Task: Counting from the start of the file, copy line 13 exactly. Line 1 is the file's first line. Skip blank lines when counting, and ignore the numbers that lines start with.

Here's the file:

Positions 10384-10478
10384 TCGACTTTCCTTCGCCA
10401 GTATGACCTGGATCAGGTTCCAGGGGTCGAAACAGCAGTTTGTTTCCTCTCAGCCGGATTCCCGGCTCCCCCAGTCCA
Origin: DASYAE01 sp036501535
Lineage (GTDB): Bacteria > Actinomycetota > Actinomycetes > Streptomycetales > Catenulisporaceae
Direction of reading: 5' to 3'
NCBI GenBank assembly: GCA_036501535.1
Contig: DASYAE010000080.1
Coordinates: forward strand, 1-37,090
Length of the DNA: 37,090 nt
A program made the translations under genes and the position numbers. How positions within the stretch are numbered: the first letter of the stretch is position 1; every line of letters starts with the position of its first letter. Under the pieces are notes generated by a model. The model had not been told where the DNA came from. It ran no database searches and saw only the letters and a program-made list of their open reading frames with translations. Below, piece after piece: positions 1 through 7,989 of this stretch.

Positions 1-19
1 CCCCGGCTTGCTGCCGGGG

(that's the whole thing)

1 CCCCGGCTTGCTGCCGGGG